This 'Outlander' Moment Nails The Internalized Guilt Victims Often Feel After Assault


Content warning: This post contains discussion of sexual violence that some may find triggering.

Spoilers ahead for Outlander Season 4, Episode 10. Brianna and Jamie's relationship on Outlander has been complicated, to say the least, but in the Jan. 6 episode, the newly united father and daughter are able to connect over their shared traumas. Not only does their conversation about rape bring them closer, but it highlights an issue still sadly salient in 2019: After an assault like the ones both Jamie and Brianna endured, victims often blame themselves.

In the very beginning of the episode, Jamie approaches Brianna to say he knows about her rape and pregnancy. She then admits that she feels foolish for following a man she didn't know into a dark room, and that she thinks she could have avoided the assault. "I could have been brave, I could have fought," Brianna cries. "I hate myself for what happened." When Jamies says that she couldn't have stopped it, Brianna angrily replies, "I could've tried harder!"

Turning to some age-old reverse psychology, Jamie concedes that perhaps Brianna is to blame. She must have "wanted it," he taunts, evoking the familiar assumption that women are somehow "asking" to be assaulted. Of course, Jamie doesn't actually believe this; he's just trying to provoke Brianna so that he can prove his point. When she attacks Jamie for his hurtful words and he holds her off, she realizes she wouldn't have been able to physically overpower Bonnet — even if she tried.


During an interview with Vulture, actress Sophie Skelton explained that she filmed the rape scene — which was ultimately cut because the show's writers decided it felt gratuitous — as if Brianna had entered a state of "tonic immobility." According to Scientific American, this is a kind of temporary paralysis in response to fear, during which "individuals cannot move or, in many cases, even speak." And based on a 2017 study conducted by the Stockholm South General Hospital in Sweden, it's quite common: Of 298 women who visited the hospital's emergency clinic for rape victims, 70 percent reported significant tonic immobility and 48 percent reported extreme tonic immobility.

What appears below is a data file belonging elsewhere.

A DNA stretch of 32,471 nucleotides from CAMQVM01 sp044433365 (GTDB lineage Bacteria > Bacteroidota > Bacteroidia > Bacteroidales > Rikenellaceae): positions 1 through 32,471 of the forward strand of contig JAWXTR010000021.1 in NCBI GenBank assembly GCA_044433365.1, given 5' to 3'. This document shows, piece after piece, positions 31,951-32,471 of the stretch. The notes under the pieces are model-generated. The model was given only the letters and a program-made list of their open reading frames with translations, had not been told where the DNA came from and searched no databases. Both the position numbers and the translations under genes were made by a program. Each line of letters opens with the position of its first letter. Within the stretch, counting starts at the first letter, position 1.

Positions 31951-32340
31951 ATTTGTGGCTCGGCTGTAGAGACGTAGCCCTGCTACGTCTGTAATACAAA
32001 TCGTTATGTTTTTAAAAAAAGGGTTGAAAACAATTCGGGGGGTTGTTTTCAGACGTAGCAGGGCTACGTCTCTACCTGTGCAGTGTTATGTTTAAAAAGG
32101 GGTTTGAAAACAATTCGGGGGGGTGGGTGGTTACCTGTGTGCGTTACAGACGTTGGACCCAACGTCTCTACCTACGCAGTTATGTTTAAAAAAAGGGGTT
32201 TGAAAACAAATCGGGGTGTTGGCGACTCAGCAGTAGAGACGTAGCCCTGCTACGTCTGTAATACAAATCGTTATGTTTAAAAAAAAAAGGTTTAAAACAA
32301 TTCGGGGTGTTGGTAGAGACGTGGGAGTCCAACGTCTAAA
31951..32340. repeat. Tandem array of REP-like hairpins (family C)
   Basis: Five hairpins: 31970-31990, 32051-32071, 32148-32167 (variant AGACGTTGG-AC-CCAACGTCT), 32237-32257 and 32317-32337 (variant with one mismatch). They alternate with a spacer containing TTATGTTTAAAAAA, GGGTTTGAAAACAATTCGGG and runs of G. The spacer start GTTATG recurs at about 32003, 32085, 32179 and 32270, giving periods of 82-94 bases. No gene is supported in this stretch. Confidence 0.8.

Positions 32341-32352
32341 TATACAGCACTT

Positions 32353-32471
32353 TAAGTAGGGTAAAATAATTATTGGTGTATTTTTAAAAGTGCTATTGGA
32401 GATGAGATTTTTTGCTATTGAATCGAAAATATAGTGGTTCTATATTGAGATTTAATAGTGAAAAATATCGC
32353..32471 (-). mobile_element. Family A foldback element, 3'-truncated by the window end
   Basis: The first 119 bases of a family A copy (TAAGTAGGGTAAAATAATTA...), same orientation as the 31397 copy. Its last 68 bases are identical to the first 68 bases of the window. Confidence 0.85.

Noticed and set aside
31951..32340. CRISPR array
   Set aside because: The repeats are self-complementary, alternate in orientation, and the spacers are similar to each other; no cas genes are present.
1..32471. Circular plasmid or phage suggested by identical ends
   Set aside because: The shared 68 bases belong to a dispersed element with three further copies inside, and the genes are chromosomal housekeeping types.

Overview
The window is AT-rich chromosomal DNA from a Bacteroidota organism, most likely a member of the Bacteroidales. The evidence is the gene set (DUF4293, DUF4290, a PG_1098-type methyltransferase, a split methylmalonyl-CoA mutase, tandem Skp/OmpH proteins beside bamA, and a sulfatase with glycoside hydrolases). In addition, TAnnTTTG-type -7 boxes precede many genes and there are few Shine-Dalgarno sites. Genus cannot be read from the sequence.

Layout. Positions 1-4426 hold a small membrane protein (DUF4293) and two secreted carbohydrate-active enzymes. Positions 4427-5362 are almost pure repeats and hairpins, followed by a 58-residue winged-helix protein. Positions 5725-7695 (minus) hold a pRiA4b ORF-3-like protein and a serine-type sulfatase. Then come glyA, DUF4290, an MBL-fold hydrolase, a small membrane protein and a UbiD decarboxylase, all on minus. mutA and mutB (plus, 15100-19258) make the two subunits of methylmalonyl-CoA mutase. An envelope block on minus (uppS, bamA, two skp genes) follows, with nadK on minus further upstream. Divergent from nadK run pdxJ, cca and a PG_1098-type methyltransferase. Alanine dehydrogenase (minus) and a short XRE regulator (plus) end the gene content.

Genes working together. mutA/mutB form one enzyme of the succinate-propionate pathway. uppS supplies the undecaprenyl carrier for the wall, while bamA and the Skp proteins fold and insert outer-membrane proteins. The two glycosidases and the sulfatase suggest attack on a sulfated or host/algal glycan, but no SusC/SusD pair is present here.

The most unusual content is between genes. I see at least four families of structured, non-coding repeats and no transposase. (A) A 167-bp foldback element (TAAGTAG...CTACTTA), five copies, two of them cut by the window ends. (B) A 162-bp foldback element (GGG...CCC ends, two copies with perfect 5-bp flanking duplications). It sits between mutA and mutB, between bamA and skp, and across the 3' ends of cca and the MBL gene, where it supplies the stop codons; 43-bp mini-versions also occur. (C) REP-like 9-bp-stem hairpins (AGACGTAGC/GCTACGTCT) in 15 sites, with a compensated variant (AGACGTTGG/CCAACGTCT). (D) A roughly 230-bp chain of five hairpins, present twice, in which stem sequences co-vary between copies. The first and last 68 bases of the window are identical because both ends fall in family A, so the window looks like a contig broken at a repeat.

Under those kind of circumstances, it would be nearly impossible to fight back, though it's important to note the events leading up to Brianna's attack weren't her fault either; regardless of the way she dressed, what she said, or how she acted, it wasn't, and is never, an invitation to be assaulted.


Still, women like Brianna continue to shoulder responsibility for their own rapes. That's partially due to psychological coping mechanisms, but also largely because we live in a culture too often insistent on blaming the victim, not the abuser. Through Jamie and Brianna's conversation, Outlander shows how victims can internalize these damaging attitudes, which is exactly why we need to stand by them, not turn against them — especially when, three centuries later, not much has changed.

If you or someone you know has been sexually assaulted, call the National Sexual Assault Telephone Hotline at 800-656-HOPE (4673) or visit online.rainn.org.